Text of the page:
A mixture of Flannery O'Connor or Tennessee Williams-style Southern Gothic, 1970s exploitation cinema and the spirit of Luis Buñuel, Michael Tully's resolutely unconventional (or anti-conventional) "Septien" may bewilder as many people as it delights. It also demonstrates that there's abundant life on the fringes of American independent film, largely found among younger artists like Tully who understand that the '90s dream of wealth, fame and ultimate hipness is no longer realistic (and largely never was), and that their ventures must be self-sustaining. Tully shot "Septien" on a shoestring budget in rural Tennessee and was able to cover his costs by selling on-demand rights to IFC. Now the film's getting at least a brief theatrical release, but that's gravy.
This is Tully's third feature as a director, but he is also a blogger and journalist who runs the site Hammer to Nail, which has become an important gathering place for the indie-film community. (He contributed a memorable piece to Salon, declaring "The Real Cancun" one of the most important films of the last decade. Of course I know him, though we're not best buds or anything.) In the days of "professional" film journalism, that crossover didn't happen much, although several prominent French New Wave directors began as critics for Cahiers du Cinéma. Given the contemporary context of exploding online culture and imploding conventional media, I don't see Tully's role as a conflict of interest. He's an entrepreneur whose business is independent movies, both his own and other people's, and for better or worse that's the American way. You're free to dislike any or all of his work, of course, but it's not like he's concealing his agenda or trying to fool anybody.
As for "Septien," it's one of those titles that has nothing obvious to do with the movie. (If you're the right age to have followed the National Football League in the late '70s or early '80s, then, yes, that's where Tully got it from.) Let me first assure you that "Septien" is not a snarky or satirical view of rural Southern existence and also is not a "mumblecore" movie in which young people bumble around an urban or suburban environment screwing up their relationships and working dead-end jobs. Good news, right? It's harder to say what "Septien" is, except that it approaches its archetypal, outsized backwoods characters with sincerity and a kind of crazy dignity. Admittedly that may be the wrong term for a movie where one brother, Ezra (Robert Longstreet), wears a frilly apron and channels his dead mother's personality, another, Amos (Onur Tukel), stays in the barn making grotesque and violent artwork, and a third, Cornelius (played by director Tully), has returned from a long, unexplained absence with a striking resemblance to Jesus Christ.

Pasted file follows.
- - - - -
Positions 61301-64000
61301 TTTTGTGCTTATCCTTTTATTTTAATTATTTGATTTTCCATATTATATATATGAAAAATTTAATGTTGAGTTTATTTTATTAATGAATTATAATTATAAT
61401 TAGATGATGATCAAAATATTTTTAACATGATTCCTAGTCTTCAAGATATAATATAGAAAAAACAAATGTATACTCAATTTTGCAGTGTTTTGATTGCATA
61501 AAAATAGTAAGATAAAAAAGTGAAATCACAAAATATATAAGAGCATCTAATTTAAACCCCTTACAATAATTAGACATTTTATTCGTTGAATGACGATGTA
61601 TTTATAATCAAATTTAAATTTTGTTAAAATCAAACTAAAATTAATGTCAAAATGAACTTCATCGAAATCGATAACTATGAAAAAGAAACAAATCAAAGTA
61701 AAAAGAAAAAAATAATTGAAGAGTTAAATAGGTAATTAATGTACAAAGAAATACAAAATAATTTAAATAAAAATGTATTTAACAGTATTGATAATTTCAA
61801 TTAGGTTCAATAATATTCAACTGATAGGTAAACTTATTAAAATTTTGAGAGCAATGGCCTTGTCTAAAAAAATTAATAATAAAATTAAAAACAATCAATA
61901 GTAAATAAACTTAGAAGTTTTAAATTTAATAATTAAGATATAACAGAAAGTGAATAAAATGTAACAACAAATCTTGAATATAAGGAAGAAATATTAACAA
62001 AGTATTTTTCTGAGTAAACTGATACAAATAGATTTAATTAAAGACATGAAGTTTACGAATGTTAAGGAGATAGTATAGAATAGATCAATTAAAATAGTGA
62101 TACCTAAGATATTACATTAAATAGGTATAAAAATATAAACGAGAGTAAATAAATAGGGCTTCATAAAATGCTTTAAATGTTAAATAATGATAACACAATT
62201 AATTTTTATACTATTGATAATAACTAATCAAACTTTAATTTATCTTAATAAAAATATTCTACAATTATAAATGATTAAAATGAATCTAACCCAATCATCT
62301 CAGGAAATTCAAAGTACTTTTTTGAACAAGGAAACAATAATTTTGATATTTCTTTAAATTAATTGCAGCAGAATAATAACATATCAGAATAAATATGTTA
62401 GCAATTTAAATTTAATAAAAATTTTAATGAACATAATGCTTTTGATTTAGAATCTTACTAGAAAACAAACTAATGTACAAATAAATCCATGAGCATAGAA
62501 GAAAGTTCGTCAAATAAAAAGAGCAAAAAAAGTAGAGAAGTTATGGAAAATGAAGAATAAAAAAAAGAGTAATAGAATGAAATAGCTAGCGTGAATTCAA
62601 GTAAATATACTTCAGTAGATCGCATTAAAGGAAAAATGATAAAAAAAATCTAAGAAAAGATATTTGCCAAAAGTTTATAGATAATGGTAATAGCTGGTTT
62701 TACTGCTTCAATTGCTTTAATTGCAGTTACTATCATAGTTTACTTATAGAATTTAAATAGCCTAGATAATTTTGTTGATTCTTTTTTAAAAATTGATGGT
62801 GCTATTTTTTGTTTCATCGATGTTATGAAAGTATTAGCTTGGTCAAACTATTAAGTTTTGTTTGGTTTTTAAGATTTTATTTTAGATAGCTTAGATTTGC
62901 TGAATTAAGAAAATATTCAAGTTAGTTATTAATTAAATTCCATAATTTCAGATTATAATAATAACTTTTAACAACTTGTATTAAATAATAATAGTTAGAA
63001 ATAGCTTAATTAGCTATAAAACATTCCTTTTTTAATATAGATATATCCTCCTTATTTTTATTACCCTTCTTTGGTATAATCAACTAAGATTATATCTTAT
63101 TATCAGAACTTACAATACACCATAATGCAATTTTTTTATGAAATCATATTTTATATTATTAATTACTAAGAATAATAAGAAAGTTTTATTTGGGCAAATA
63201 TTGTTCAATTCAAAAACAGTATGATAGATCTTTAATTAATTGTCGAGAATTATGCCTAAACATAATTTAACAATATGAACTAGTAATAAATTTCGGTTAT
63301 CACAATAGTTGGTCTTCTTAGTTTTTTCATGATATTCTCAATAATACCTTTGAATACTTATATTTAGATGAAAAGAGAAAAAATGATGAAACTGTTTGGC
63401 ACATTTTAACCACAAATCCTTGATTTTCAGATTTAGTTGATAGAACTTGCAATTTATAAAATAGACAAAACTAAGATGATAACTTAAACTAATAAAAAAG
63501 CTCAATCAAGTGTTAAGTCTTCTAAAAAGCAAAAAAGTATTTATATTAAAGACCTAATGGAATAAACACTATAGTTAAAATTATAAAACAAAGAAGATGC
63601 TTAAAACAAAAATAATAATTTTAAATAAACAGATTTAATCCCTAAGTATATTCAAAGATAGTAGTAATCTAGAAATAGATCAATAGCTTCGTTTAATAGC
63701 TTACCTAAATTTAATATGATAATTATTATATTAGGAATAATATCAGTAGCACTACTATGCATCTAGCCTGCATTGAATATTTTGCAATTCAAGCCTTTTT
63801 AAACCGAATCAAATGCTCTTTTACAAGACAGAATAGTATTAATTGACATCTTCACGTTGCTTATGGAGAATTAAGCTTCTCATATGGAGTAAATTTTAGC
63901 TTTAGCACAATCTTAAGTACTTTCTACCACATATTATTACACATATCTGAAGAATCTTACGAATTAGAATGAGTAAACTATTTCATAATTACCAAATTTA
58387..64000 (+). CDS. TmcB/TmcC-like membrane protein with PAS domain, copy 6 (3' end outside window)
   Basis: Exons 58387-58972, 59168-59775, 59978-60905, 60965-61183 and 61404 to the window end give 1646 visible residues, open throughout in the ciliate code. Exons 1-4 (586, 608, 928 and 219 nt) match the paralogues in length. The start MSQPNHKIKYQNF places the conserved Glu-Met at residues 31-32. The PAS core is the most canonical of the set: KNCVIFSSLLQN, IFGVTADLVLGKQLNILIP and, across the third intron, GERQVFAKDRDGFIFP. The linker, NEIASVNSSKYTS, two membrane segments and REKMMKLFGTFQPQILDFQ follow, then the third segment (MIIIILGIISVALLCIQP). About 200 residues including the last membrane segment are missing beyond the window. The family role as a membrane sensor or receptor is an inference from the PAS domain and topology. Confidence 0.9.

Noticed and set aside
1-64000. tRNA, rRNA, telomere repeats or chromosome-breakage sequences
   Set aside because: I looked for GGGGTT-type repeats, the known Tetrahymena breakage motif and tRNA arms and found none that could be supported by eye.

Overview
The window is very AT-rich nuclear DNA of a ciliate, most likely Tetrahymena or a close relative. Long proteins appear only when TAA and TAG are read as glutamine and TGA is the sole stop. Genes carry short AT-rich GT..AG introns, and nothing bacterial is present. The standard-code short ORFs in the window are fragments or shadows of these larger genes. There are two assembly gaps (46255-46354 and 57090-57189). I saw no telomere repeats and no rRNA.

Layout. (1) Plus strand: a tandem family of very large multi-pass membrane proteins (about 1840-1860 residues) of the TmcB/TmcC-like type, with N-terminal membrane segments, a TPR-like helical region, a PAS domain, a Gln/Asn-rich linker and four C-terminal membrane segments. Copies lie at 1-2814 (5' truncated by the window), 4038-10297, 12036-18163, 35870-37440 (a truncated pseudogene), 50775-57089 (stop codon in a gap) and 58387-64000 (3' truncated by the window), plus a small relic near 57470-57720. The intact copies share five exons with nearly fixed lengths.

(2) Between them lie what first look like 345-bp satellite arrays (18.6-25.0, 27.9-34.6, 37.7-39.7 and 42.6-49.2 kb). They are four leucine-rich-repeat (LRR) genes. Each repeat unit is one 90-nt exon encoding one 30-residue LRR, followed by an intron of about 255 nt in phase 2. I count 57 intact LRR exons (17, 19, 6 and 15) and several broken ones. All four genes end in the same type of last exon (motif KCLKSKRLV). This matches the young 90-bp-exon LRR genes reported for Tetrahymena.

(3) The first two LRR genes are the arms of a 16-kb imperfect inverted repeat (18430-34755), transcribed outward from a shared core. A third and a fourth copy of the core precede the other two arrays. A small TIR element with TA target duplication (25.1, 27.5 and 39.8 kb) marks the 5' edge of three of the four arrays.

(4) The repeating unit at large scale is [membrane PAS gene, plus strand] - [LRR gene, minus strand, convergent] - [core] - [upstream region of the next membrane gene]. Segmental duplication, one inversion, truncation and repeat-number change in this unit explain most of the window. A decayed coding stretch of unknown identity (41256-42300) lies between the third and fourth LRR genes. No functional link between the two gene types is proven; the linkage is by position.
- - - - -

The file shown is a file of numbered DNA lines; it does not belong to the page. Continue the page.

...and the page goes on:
Tully and his cast members developed the story and script for "Septien" collaboratively, and it's a deliberately preposterous blend of Big Issues -- notably sexual abuse and religion -- unlikely coincidences and impressive athletic feats. (Cornelius makes money by hustling strangers on the basketball court or tennis court.) We meet a depraved redneck plumber known as the Red Rooster (Mark Darby Robinson), who used to coach the football team both Cornelius and Amos played for, and he's got a teenage girl named Savannah (Rachel Korine) in his truck who definitely isn't his daughter. Along comes a nameless itinerant preacher (John Maringouin) with a Dr. Phil-flavored brand of repentance to offer, and suddenly we're in a New Age exorcism thriller.
"Septien" doesn't all make sense and doesn't try to, and the question of whether this high-spirited and original experiment was worth pursuing in the first place is open for debate. But the cast is outstanding, especially Longstreet as a bitchy male matriarch who could easily have become a queeny caricature, and cinematographer Jeremy Saulnier (who also shot Matt Porterfield's terrific micro-indie "Putty Hill") delivers memorable images of exurban desolation and shimmering summer heat. I was bemused and sometimes irritated and frequently laughed out loud; I feel myself, right now, defaulting to film-critic cliché: Well, it'll be interesting to see what this talented person does next! But there's an unkillable something at the heart of "Septien," an artistic ambition that's not calculated or cynical, that feels homegrown American but is thoroughly resistant to totalitarian spectacle and the manufactured tides of mass opinion. There's no substitute for that.
"Septien" is now playing at the IFC Center in New York, with other cities and dates to follow. It's also available on demand from many cable and satellite providers.